Aunt Bessie’s BIG IDEA

November 8, 2018

All brands need an idea behind them.

   

It’s hard enough working out what that is and capturing it in a few words. But it can be even harder hanging onto that idea as a brand grows, as competitors react and, particularly, as owners change.

   

So all rise, please, for Aunt Bessie’s.

   

They’ve been selling their frozen Yorkshire puddings, roast potatoes and other traditional food since 1995.

   

In June this year they were bought by Nomad Foods, the owners of Birds Eye, Findus and Goodfellas Pizzas.

   

Aunt Bessie’s had been part of the William Jackson group. William Jackson himself set up a grocer shop on Scale Lane in Hull in 1851.

 

The story of Aunt Bessie’s goes back to 1974 when Butlins asked Jackson’s to supply their holiday camps with frozen Yorkshire puddings.

 

So Nomad have bought a brand with some serious history behind it. There are also factories in Hull and over 350 staff.

 

But what they’ve really bought is an idea.

 

It all starts with Sunday lunch. Producing one is a feat of logistics. Somehow you have to get multiple meal components cooked and onto plates at exactly the same time and temperature.

 

In most homes the one thing that has, has, has to be there is the Yorkshire pudding. Not too soggy, not too crispy.

 

Making Yorkshire puddings is a lost art and a big part of this is down to Aunt Bessie. Thanks to her, anyone can now produce perfect Yorkshire puddings in 4 minutes. You can even buy her frozen batters so it feels more like you’ve made them yourself.

 

But either way, as you bring the plates to the table there’s a little glow of satisfaction.

 

That’s what the brand has tapped into with its new TV campaign, ‘Bring Out the Bessie in You’. The first ad is called ‘Glory Awaits’ (watch it here) and shows a working dad using increasingly unlikely modes of transport to make it home in time to serve his children a roast dinner.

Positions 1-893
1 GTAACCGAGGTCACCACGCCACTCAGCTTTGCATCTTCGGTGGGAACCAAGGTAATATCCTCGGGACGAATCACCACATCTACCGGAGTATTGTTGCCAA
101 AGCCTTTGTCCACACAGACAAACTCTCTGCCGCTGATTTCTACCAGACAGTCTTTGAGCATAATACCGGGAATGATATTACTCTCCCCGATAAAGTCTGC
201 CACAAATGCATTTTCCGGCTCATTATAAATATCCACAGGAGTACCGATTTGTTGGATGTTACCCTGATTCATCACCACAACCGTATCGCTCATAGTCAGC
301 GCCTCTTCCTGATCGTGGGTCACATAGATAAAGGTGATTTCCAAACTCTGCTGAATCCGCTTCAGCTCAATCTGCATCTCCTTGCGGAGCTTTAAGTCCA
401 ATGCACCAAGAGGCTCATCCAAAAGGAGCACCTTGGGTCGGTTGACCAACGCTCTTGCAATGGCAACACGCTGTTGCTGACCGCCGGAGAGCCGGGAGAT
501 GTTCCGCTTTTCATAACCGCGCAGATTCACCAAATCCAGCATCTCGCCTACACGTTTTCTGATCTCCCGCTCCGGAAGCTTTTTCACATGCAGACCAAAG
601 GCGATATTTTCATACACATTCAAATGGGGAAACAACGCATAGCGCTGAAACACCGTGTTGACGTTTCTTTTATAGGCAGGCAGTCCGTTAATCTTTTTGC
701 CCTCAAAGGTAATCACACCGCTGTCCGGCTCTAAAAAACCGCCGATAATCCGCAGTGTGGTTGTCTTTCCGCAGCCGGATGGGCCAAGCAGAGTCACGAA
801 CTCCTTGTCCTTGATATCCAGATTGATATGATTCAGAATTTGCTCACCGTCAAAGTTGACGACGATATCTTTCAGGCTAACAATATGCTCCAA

It replaces the Margaret & Mable campaign that had run since 2009, in which two curtain twitchers spy on the mum across the road as she manages to produce a roast dinner for her family on a school night.

 

I must admit I was never a big fan of the campaign, although I admired its consistency. I didn’t feel it created any real emotional connection with the brand, mainly because the focus wasn’t on the mum, it was on these two strange women.

 

Mind you, I have something of the inside track here. In the early 2000’s I did a lot of work on the brand with what was then Tryton Foods. So I know the story of how the brand was developed, the name, the figure on the pack that looks like Mrs Doubtfire. I know how she’s never appeared in ads, because she’s your secret weapon.

 

The striking thing I discovered at the time was that in any brand world exercise, with consumers or clients, everyone always imagined the same character (warm, loving, dependable, generous, knowledgeable) in the same situation (quietly helping out in the kitchen and then sliding out the back door to leave you to take the credit).

 

Fundamentally, it was about the need to nurture and the sense of fulfilment you get when providing your family with good proper food. But it was also about what gets in the way of that - what Roger Munby of SMRC (and Norwich City) used to call “time, skill and will”.

 

So in 2005 we wrote down the Aunt Bessie’s promise as “always there to lend a hand with making great tasting home-made food”.

 

The idea behind that, we decided, was ‘home-made know-how’.

 

Good to see the recipe remains unchanged to this day.

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